Monday, December 15, 2008

Xmas 2008: Give Wine Not Wine Gadgets

By Julianna Hayes

For Christmas last year, I received a pair of fuzzy red socks, a cheese plate, reindeer patterned flannel pyjamas, and hand towels with a Noel motif.

I never got around to hanging the calendar and tucked the pjs and socks away unworn. The cheese plate sits in a cabinet unused and I ditched the towels on sight.

Some say I’m difficult to shop for. But as an obsessed oenophile, I think the ideal gift is obvious. You can’t go wrong with a bottle of wine.

Now, I know what you’re thinking. Many people are panicked at the idea of having to choose a wine for someone they perceive as an “enthusiast.” They don’t feel they have the knowledge to make the right selection to suit the more sophisticated palate of the receiver.

So if they do embrace a wine theme for their gift-giving, more often than not it consists of a collection of gadgets, most of which only serve to clutter up a junk drawer. For instance, in addition to the aforementioned goodies, I also received floral-shaped foam wine glass charms, grape-shaped oven mitts and an antique-style corkscrew.

Unless the wine geek on your list enjoys re-gifting, don’t waste your money.

Which brings me back to wine itself – it’s the preferred option for aficionados. Here’s four good reasons why:

- As serious wine enthusiasts, we are also serious wine consumers, thus we go through a lot of bottles.

- Even if we aren’t agog with the wine you’ve selected, I can assure you it won’t go to waste. Someone we know will enjoy it – either a visitor or host of a party we attend.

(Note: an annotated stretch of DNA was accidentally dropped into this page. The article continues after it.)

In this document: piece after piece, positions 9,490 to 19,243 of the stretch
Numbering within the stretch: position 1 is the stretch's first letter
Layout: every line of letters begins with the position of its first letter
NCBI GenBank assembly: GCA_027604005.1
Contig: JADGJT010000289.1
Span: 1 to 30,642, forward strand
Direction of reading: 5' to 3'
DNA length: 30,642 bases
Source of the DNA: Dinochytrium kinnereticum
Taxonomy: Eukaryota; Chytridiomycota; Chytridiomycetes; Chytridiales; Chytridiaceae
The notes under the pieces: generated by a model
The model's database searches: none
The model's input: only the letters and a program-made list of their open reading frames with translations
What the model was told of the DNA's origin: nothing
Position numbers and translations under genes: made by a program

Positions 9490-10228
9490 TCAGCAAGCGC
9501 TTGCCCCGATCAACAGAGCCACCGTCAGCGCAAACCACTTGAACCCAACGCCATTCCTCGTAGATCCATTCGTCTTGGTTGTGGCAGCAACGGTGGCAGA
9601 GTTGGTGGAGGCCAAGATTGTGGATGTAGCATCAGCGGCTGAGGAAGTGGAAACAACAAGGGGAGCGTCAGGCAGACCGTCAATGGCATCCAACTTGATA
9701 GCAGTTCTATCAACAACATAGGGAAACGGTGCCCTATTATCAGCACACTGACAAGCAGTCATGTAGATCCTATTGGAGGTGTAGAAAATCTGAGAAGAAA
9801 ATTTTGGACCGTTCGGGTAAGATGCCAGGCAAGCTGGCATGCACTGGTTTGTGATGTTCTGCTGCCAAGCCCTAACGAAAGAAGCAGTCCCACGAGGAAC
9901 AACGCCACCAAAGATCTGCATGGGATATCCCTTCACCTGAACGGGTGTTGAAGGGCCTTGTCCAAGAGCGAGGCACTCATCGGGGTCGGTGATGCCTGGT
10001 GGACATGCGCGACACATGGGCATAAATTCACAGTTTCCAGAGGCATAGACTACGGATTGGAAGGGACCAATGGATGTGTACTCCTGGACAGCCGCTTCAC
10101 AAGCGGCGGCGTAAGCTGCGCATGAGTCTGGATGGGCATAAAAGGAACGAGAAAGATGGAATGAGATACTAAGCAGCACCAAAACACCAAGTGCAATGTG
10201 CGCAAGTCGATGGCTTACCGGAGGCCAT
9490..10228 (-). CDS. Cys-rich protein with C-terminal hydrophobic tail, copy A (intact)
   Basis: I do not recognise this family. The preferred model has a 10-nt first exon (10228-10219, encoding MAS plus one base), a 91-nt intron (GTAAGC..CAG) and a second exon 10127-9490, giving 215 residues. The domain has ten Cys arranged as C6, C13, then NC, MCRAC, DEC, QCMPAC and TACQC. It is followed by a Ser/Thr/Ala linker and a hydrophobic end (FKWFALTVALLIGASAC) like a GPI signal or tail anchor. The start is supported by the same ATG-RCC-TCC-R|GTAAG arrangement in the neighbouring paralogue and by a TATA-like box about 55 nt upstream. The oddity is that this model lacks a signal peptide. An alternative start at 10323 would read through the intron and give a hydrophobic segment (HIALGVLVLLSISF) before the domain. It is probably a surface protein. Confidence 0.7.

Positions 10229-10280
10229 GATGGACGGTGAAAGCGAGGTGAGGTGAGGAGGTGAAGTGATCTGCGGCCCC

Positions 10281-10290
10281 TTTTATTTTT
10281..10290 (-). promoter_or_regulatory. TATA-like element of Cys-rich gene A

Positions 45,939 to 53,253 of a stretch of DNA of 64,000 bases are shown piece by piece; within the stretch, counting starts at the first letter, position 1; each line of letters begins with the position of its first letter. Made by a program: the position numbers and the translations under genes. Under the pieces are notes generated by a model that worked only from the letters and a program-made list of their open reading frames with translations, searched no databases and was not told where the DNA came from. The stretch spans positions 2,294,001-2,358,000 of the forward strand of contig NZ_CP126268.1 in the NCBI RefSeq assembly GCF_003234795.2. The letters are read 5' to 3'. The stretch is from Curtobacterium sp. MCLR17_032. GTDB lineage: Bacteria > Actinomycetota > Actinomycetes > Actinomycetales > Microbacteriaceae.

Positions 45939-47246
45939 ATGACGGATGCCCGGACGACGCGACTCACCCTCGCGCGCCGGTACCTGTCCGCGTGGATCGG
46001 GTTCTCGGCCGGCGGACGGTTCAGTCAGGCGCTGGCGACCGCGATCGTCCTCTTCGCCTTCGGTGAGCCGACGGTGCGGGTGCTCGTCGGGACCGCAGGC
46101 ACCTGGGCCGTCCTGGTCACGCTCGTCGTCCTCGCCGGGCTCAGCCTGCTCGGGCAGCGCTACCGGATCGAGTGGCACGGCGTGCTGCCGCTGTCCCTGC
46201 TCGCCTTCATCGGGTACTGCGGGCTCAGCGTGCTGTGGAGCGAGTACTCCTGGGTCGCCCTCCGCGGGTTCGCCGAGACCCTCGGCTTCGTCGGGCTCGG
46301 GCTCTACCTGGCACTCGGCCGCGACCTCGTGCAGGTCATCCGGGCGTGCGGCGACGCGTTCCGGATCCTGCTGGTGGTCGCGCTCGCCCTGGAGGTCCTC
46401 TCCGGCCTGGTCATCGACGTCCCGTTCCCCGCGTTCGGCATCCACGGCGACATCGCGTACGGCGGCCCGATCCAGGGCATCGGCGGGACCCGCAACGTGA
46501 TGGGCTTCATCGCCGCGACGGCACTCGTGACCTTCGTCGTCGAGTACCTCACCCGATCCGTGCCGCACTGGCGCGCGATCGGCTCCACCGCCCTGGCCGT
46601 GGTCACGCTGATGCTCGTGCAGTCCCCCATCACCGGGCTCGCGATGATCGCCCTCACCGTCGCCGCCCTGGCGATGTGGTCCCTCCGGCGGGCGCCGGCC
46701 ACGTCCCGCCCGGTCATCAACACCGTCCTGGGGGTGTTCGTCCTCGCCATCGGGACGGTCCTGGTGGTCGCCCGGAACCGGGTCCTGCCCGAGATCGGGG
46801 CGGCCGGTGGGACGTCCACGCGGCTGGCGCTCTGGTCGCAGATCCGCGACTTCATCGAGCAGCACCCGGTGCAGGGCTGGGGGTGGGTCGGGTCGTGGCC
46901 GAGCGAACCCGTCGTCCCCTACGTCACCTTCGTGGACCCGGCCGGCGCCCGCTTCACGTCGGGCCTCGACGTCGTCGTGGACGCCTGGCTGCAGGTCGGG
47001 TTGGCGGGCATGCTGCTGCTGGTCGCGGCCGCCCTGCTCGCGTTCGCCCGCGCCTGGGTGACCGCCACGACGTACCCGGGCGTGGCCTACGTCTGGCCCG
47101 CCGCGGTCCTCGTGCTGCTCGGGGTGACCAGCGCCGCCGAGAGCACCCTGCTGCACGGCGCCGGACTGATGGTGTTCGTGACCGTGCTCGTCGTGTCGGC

- We always need wine for cooking. A halfway decent bottle will fit the bill in most cases.

- We can always dump the wine into a holiday punch, make mulled wine or sangria.

As the giver, the gift of wine is a no brainer. You’re probably going to the liquor store/wine shop anyway to stock up on festive refreshment, so picking up a few bottles for your wine weenie recipients eliminates a stop in what is likely already a hectic holiday schedule. Plus, presentation is inexpensive and a snap. Just drop the bottle into a dollar-store wine bag – which will likely be recycled by the receiver, so it’s eco-friendly too.

Plus shopping for wine for someone else will compel you to think about your own vinous purchases – so many of us tend to go back to the same bottles time and time again. In your hunt, you might be inspired to try something new yourself.

Having said that, don’t get caught up in trying to find the perfect wine for your connoisseur. And for heaven’s sake, don’t worry about spending too much and whether the wine got 90 points from Wine Spectator Magazine. It’s a myth that enthusiasts only drink award-winning, pricey wines. Like most people, we can’t afford to tuck into a $100, $50 or even $25 bottles every Friday night. I, for one, have plenty of favourites in the $15 to $20 range.

It’s certainly swell if you want to splurge on a fabulous bottle of Bordeaux or rare vintage Port. But many wine weenies would be just as happy with an affordable quaffable wine. Collectors, in particular, likely have plenty of cellar dwellers and don’t really need to add to their stash of untouchable-until-2015 wines. What they want are wines they can drink now – without the guilt that they’ve opened a vintage long before its prime.